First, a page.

by Joey Hill
Series aren’t pre-meditated, at least not for me. I start writing one story, and somewhere along the way, secondary characters show up that are so wonderfully strong, I know they’re going to have their own book. So it was with Devlin, an Australian bushman, and Lady Daniela or “Danny”, the vampire who becomes his mistress, in the upcoming A Vampire’s Claim (March 2009). His “walk on” part in The Mark of the Vampire Queen came on a weapons practice field where the vampires’ servants were all naked, like Greek Olympians of old. It went somewhat as follows:
While Jacob wasn’t in the habit of ogling men’s genitals, the Aussie’s were hard to ignore. Hung like a horse, literally. Devlin’s eyes twinkled. “Like staring at your granny’s face tumor, isn’t it? Can’t hardly look away. Have to have my pants specially tailored, which is more than these blokes can say.”
At the wave of jeering responses from the other combatants, he grinned. “Anyhow, Lord knows, we’re all tired of getting thrashed.” He inclined his head to Jacob. “Knock this bastard Malachi on his arse just once, mate, and I’ll shout you your first beer here in Sodom and Gomorrah.”
Oh, yeah, I thought. Here’s a character. But Danny and Dev had a twist for me. I don’t often delve into history. I love character exploration so much, overly demanding historical research can make me twitchy and grumpy. But when it allows me to expand the characters in an unexpected direction, my reluctance turns into full immersion.
I realized I wanted to do a story of how Danny and Dev met. Well, since the two of them are introduced as secondary characters in the current day Mark of the Vampire Queen, that meant I had to go backwards, and I ended up in 1953 Australia. Dev turned out to be a veteran of WWII, one of the fierce Aussie “diggers” who dealt with the horrific Kokoda Track campaign. And Lady Daniela, “Danny” was a reflection of the type of people one finds in Australia – independent in her thinking, unwilling to bow down to the formalities of the vampire hierarchy, and determined to carve out her own part in it, on her terms. For one thing, unlike most vampires, she’s shied away from having a full servant, so the quick bond she forms with Dev takes her by surprise.
I did a lot of Internet research, read a great deal of Aussie fiction from historic periods – Nevil Shute’s A Town Like Alice, Arthur Upfield’s Death of a Swagman, The Road to Coorain by Jill Ker Conway. I read anthologies about the Outback like Memories of Kalgoorlie by Filton Hebbard. I even indulged in watching Aussie movies like the Thorn Birds mini-series, Ned Kelly with Heath Ledger (sniffle – still miss him), Man From Snowy River, etc. And of course I pestered Oz author Denise Rossetti to death about vernacular and she tried to muffle her laughter (or horror) at my fumbling attempts.
And of course what this research did – besides make sure I had just enough knowledge to be dangerous – was develop the tone of the book. That’s the other cool thing about series; the tone doesn’t have to be the same from book to book. In Vampire Queen’s Servant and Mark of the Vampire Queen, Lyssa, as a 1000-year old vampire queen, was dealing with a far higher level of politics, and Jacob, who had the mannerisms of a modern-day knight, was perfect to stand at her back to help her deal with them. Danny has local bad guys to fight, and who better than a bushman to help her fight them? Lyssa is very old world, very powerful and dangerous. Danny is young, by vampire standards, born in a very egalitarian society, and still finding her way. The difference between the two books is like watching the movie Braveheart versus Rob Roy – one is a change-the-course-of-history book, and the other is one female vampire’s struggle to claim what is hers. But, like the movies, both have gorgeous male leads – lol. Further, having the chance for Lyssa to come back in A Vampire’s Claim, with her earlier servant Thomas, is another perk of series writing – guest appearances by past characters!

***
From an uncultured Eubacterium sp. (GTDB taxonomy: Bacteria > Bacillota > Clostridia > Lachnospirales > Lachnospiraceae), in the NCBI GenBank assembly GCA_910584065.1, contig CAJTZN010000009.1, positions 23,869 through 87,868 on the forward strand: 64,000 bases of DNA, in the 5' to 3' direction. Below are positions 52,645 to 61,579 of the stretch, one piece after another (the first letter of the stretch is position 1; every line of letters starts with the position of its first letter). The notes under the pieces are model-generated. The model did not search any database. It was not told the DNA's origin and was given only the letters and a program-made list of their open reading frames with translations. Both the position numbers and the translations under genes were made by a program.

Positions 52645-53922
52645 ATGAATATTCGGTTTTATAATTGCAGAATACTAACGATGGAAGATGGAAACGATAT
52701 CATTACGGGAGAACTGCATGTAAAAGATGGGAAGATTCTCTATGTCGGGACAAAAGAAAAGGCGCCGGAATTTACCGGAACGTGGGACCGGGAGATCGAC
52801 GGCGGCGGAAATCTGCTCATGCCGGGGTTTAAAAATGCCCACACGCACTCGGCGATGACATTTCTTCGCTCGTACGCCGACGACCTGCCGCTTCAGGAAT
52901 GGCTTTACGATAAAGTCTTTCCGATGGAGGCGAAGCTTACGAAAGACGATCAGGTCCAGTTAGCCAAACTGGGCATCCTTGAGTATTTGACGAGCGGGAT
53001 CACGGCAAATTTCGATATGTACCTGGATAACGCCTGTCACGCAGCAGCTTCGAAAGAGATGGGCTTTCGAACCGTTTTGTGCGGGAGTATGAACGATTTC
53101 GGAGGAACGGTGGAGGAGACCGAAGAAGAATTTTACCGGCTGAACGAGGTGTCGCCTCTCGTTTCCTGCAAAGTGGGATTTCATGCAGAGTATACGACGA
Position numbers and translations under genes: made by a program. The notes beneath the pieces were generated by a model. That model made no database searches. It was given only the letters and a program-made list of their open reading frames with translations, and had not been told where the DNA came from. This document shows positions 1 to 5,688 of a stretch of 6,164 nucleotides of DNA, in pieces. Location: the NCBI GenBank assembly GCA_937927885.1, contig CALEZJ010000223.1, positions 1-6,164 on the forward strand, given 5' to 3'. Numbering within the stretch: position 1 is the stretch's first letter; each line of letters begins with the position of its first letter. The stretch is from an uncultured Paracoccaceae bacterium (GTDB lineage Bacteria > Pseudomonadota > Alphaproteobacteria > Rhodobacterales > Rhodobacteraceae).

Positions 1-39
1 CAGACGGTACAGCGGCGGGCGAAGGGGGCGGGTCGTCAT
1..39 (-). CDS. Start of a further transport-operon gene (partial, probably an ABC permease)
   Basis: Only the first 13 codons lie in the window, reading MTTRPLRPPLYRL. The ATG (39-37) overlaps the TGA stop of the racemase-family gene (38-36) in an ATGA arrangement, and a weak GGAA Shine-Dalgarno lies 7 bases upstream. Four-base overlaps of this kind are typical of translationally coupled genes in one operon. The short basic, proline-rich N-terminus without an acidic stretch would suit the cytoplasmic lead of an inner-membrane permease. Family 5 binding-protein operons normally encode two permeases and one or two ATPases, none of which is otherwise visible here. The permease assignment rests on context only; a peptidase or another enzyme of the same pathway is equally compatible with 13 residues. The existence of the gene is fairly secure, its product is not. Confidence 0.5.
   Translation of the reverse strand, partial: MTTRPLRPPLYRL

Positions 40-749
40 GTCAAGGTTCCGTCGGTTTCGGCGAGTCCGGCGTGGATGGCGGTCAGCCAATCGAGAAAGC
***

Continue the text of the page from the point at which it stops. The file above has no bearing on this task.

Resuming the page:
All three of the books deal with the push-pull relationship between vampire-servant – in fact, Jacob and Lyssa needed two books to do it justice. What started in Vampire Queen’s Servant was finished in Mark of the Vampire Queen, though my readers tell me they’d like to see another book with the two of them as primary characters, and who knows? Series are a winding river of unpredictable curves. In fact, one of the future books will be set in a predatory cat sanctuary in the western U.S., of all places!
Well, I’ve rattled on enough. Because Lori is kind enough to host 30 days of vampires, I’d like to give one blog reader a chance to win a package set of the first two in the series (The Vampire Queen’s Servant and Mark of the Vampire Queen). Or, if you’ve read those, a signed copy of A Vampire’s Claim, when I receive my author copies. That will be late February, just before release – delayed gratification!
All you have to do is go to my website, www.storywitch.com, and read the excerpt from A Vampire’s Claim (navigate to it from Peek Inside the Cauldron if you’d like). Then come back here and post what you like or don’t like about the excerpt, or any other reasonably intelligent comment (grin). Praise or criticism is acceptable – I improve from both! I’ll select a winner sometime on November 22, Eastern Time, and post the winner in the comments section of this blog. (Prize can be shipped worldwide.) And whether or not you choose to play, I welcome any comments and questions about me or my work. I’d love to talk to you. Thanks for having me here!